Tax Breaks for the Rich

Did you see this story on KVIA?

El Paso City Council is considering establishing a Tax Increment Reinvestment Zone (TIRZ) that would include 3,900 acres of land in West El Paso.

. . .

“Those 3900 acres where we’re creating that TIRZ — those taxes can only be utilized for that area to be able to address those public improvements,” said Jessica Herrera, the City of El Paso’s economic development director.

Herrera said money generated by the TIRZ helps address problems with things like sidewalk improvements and storm water drainage. This makes the land more attractive to retailers and developers.

. . .

“We hope to attract anybody who is looking to come in, especially new to the market,” said Elizabeth Triggs, assistant director of economic development. “But the purpose of the TIRZ is really just to set up the fund so that we can fund projects that could encourage development.”

Not development that would generate property tax relief for El Paso’s current taxpayers. Just development for its own sake.

They’re not even pretending anymore. This is just a straight up gift to the developers.

Whatever you’re funding with your property taxes – police, or fire protection, or libraries or parks or those glitzy Quality of Life projects – the developers and the eventual buyers of these properties won’t be paying for. They’ll get to keep that money, generated by their property taxes, in their neighborhood. They’ll be able to fund a private amusement park. Private security service. A monorail.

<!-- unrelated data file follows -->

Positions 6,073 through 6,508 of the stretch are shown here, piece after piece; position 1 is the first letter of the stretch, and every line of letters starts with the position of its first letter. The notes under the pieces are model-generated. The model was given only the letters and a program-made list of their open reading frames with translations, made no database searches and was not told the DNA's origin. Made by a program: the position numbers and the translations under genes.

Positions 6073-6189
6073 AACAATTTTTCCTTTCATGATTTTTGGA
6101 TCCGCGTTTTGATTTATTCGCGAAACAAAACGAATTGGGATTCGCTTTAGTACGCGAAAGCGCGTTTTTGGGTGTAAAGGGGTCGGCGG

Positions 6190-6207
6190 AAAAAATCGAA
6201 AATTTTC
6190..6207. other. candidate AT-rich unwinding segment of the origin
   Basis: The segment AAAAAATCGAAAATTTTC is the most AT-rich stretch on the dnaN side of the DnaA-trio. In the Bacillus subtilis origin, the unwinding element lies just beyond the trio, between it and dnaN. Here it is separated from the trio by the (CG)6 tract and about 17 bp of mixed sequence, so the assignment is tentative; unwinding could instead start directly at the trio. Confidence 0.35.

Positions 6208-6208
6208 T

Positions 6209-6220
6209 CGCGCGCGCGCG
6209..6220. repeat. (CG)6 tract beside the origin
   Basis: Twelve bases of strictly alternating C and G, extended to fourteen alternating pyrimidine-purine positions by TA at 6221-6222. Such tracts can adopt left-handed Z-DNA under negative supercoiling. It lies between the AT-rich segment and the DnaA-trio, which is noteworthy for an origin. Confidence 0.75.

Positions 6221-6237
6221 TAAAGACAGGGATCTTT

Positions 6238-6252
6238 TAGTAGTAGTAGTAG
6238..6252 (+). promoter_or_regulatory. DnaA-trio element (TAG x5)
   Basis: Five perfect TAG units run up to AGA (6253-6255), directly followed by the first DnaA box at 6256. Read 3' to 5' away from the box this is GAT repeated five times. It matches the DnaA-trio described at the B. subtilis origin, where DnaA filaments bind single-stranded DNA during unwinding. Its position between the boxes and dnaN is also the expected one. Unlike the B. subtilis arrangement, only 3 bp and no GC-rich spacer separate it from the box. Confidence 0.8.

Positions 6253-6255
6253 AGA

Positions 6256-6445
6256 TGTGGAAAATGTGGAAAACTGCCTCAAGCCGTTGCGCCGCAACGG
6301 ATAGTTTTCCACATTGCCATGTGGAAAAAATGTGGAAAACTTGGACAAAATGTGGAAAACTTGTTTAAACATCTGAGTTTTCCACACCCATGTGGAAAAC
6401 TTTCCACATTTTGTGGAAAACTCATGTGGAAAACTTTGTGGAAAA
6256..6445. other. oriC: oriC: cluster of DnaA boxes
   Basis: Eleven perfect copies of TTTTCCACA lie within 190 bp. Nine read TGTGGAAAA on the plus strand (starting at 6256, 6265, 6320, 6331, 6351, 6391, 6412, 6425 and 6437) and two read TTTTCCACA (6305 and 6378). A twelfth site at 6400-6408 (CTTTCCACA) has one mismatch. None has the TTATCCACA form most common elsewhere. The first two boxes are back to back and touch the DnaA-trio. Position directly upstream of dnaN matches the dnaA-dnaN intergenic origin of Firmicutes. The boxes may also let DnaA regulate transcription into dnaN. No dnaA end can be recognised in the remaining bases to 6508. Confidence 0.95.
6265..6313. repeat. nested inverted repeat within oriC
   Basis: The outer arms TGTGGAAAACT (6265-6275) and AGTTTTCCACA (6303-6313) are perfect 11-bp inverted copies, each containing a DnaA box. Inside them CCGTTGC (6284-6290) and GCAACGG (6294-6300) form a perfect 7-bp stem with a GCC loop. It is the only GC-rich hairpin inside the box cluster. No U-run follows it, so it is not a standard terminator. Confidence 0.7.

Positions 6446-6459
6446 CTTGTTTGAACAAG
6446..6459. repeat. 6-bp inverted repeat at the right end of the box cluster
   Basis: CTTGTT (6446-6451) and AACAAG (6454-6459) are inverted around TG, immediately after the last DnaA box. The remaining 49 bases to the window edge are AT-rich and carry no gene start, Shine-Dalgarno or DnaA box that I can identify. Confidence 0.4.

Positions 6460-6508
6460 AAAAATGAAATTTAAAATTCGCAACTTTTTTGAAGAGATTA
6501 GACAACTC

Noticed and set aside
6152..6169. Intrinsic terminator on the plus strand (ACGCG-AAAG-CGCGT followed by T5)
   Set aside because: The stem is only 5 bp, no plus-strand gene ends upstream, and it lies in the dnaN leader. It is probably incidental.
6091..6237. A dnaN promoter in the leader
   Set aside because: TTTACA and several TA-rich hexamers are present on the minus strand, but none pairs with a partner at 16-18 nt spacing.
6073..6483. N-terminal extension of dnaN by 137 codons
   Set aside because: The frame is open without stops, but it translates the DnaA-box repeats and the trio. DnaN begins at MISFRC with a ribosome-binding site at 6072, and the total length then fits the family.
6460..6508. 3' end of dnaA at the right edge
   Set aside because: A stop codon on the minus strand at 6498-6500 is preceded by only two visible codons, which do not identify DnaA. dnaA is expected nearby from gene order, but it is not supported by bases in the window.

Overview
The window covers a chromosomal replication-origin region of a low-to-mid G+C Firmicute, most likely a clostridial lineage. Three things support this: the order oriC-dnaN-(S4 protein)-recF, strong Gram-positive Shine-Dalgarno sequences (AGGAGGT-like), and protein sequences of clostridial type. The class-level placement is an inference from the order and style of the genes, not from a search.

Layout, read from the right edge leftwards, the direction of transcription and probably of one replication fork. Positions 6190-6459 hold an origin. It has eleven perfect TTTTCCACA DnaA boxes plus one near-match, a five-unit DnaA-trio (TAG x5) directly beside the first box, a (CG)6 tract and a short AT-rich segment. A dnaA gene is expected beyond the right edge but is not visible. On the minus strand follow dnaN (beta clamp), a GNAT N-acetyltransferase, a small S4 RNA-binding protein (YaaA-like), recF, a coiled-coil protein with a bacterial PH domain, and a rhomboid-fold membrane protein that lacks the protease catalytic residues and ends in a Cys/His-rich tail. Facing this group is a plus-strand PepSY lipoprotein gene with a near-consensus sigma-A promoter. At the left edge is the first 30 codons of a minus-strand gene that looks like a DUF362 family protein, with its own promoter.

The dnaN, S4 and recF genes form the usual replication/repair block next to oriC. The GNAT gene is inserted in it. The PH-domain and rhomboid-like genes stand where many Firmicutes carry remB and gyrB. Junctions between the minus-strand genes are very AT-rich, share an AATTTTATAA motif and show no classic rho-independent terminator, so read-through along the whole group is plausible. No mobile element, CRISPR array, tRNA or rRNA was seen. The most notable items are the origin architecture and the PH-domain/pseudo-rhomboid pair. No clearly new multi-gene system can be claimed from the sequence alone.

And they’ll get the benefit of the services you’re funding with your property taxes, also. But they won’t be paying for them. You’ll be paying for them.

Imagine living in a neighborhood where the neighbors got to decide what to do with their property taxes. That’s this proposed neighborhood.

Tax Increment Refinancing Zones were originally intended to encourage development in blighted areas. Downtown has a TIRZ. So do nine other parts of town, not all of which were blighted. Some, like this one, are pristine, vacant desert, slated for new development.

By creating TIRZs, the City shifts the property tax burden away from these new developments onto the backs of the taxpayers that are already here. You, and your neighbors.

Kinda makes you wonder who the City’s working for, doesn’t it? Obviously not the people who are paying their salaries.


  1. Not to mention that this particular parcel of land includes the Lost Dog Trailhead and a large chunk of the hiking/biking trails accessed by it. I tell my friends in Seattle that one thing this city does have is great access to miles of mountain biking trails just minutes from my house. Now even that’s in jeopardy. In one of the unhealthiest populations in the country why on earth are we even considering anything that will deter people from getting outside and moving. Quality of life my ass. This town just can’t stop shooting itself in the foot.

  2. Not to mention the continuing destruction of the mountain, what could have been one of El Paso’s major tourism attractions. Almost too late.

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